Fire risk assessment process will take a long time says UK Finance

EWS1 forms will be used for a number of years until the fire risk assessments (FRAs) required under new laws have been carried out on buildings, a mortgage lending sector trade body has warned.

Charles Roe, director of mortgages at UK Finance, told a cross-party committee of MPs this week that it will take a long time to carry out fire risk assessments on all buildings as required under forthcoming changes to legislation.


Charles Roe addressing MPs this week

“Despite the fact that the government is recommending a proportionate approach is taken to those properties that are high rise, it will take a number of years to get those FRAs completed,” said Roe.

“In the interim lenders will continue to use EWS1 forms to assess the valuation and also to provide the comfort to leaseholders and flat purchasers [about] whether their building has cladding on it or whether they may entail some additional costs in relation to that.”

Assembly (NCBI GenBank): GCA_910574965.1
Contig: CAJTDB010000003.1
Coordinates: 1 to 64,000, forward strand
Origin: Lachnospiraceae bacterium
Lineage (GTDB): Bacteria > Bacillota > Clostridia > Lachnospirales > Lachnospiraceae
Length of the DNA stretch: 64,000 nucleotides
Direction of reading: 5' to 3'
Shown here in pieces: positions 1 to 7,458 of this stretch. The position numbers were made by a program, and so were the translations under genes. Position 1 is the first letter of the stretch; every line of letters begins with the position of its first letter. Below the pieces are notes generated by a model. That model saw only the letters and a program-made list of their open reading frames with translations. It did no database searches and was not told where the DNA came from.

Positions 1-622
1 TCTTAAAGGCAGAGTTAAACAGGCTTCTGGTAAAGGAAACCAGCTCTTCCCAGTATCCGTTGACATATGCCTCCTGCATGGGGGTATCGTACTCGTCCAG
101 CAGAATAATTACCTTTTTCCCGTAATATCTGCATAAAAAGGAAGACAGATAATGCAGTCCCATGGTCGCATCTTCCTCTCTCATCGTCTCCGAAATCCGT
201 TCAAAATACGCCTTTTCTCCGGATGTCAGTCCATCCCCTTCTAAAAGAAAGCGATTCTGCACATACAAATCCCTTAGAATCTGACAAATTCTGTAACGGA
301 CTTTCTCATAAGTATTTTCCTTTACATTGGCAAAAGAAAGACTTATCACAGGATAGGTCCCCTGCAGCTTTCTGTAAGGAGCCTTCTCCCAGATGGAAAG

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Requirements for EWS1 forms, which give information about fire safety, have been blamed for difficulties in getting properties valued.

The government is now recommending a more ‘proportionate’ approach is taken and has backed new guidance for assessing external walls produced by the British Standards Institute.

This guidance, called PAS 9980, is designed to support upcoming changes to the Regulatory Reform (Fire Safety Order) through the Fire Safety Act. The new regulations mean for any building with two or more sets of domestic premises, the ‘responsible person’ for fire safety needs to undertake assessments of external walls, including cladding systems.

Roe was speaking to the Levelling Up Housing & Communities committee as part of its inquiry into Michael Gove’s plans to fund remediation works on tower blocks 11 to 11 metres in height.

Earlier this week the interim boss of the Royal Institution of Chartered Surveyors questioned the purpose of Gove’s proposed new law to commission regular reviews of RICS’ governance.

Ministers have previously been frustrated by RICS’ refusal to change its guidance on the use of EWS1 forms on blocks under 18 metres, and the Department for Communities and Local Government has publicly criticised the organisation.